Previously, I mentioned that conflict is not a four-letter word. Neither is confrontation. But, both of these words can strike terror in the faint-hearted. Who are the faint-hearted? Those who do not have the skills required, and/or, those who do not have the confidence that comes from believing they have a right to be treated respectfully in all relationships and the skills to express it.

Conflict occurs when we have a difference of opinion, style, approach or desired outcome or goal. There’s no question that people are different, and they will find those areas of conflict. It’s natural. I’ll bet you could name three in your life right now, with names attached. If anyone thinks they are living conflict-free, they might want to consider the meaning and their understanding of denial! Beginning with our first breath, we have had conflicts.

It’s all in our values, beliefs and decisions whether or not we first identify conflicts for what they are. Whether you like to call it a difference of opinion, culture, or upbringing, it is a conflict. The first step is to identify them.

The next step is to air, manage, or, if possible, resolve them. I was recently working with a client who told me she had resolved her issues with her mother. I watched her verbally hop-stepping as fast as she could to tell me that her mother is a good person, lived a tough life, did the best she could, etc.. The more she spoke about this the shallower her breathing became, the quicker her speech and higher the pitch and volume. That just might indicate that the conflicts were not resolved!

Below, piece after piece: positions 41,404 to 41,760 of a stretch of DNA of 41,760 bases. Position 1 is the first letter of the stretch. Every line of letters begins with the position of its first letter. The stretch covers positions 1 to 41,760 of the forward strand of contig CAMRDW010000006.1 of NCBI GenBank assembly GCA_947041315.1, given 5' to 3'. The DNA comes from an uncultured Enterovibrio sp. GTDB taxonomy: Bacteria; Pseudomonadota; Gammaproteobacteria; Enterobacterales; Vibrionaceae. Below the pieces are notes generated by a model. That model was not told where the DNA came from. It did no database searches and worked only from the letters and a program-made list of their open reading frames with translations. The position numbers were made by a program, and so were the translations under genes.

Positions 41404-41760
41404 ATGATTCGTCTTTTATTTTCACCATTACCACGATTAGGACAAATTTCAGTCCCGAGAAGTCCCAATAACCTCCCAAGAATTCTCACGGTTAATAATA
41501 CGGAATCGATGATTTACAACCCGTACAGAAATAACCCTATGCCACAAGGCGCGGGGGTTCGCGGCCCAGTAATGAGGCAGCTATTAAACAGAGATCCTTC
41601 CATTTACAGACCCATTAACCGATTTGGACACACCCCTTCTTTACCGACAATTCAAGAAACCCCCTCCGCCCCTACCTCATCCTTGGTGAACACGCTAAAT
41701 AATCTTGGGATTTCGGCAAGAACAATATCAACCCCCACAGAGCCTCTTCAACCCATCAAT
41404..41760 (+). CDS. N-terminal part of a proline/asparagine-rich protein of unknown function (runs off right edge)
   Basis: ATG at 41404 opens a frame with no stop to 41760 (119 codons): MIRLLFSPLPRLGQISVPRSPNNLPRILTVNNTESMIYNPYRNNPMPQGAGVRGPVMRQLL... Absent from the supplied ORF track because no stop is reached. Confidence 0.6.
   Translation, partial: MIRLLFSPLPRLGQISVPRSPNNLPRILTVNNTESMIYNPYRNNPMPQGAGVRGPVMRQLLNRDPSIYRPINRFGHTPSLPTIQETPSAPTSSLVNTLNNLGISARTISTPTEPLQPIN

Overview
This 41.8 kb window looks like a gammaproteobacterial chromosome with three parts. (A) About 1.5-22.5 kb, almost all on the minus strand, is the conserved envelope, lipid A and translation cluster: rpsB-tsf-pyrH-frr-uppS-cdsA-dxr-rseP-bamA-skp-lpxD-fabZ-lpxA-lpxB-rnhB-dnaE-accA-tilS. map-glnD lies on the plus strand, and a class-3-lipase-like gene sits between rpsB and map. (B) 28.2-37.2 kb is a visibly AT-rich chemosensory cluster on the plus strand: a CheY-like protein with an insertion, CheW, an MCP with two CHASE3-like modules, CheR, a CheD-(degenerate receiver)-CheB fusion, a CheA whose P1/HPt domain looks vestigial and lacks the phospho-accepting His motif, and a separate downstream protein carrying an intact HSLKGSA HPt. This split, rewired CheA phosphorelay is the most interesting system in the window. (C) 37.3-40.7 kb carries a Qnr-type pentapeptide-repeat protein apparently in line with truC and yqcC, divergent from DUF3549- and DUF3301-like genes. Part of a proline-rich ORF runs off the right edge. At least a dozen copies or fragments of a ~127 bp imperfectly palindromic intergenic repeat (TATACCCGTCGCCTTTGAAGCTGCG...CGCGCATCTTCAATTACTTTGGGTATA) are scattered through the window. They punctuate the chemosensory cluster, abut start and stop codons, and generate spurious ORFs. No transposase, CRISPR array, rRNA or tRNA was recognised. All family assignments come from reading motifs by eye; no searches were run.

The conflict exists, but what about the confrontation: the face-to-face meeting. Most folks put it off…indefinitely!

Confronting our own fears as well as having a clear picture of our view of the conflict are necessary steps to take before setting up a meeting. Here are a few good questions to ask yourself:

  • In what situation, did or does the conflict arise?
  • When did it first arise?
  • Was it a one-time, long-remembered event?
  • Is it an ongoing irritation, or all-out war?
  • Is it a conflict of values, approach, beliefs, principles, style or competing outcomes?
  • Are you very clear about your contribution to the conflict?
  • Have you had a go at confronting this and felt badly about the result previously?
  • Are you ignoring it hoping it will go away, or, one of you will grow out of it?
  • Do you have the skills to feel comfortable, competent and confident enough to have a confrontation?
  • If yes, what is holding you back from initiating a face-to-face meeting?
  • If no, what plan do you have to acquire these skills?

Answer those honestly and you’re well-begun to finding a path to a productive, effective face-to-face meeting.

Are there any conflicts you’ve been submerging, denying, or talking about endlessly to others, without doing the work you need to do to move towards resolution? If so, they are continuously sapping your energy, even when you’re not thinking about them.

And, at work? There is a good reason that research shows that employees spend up to 42% of their time engaged in or trying to resolve conflicts!




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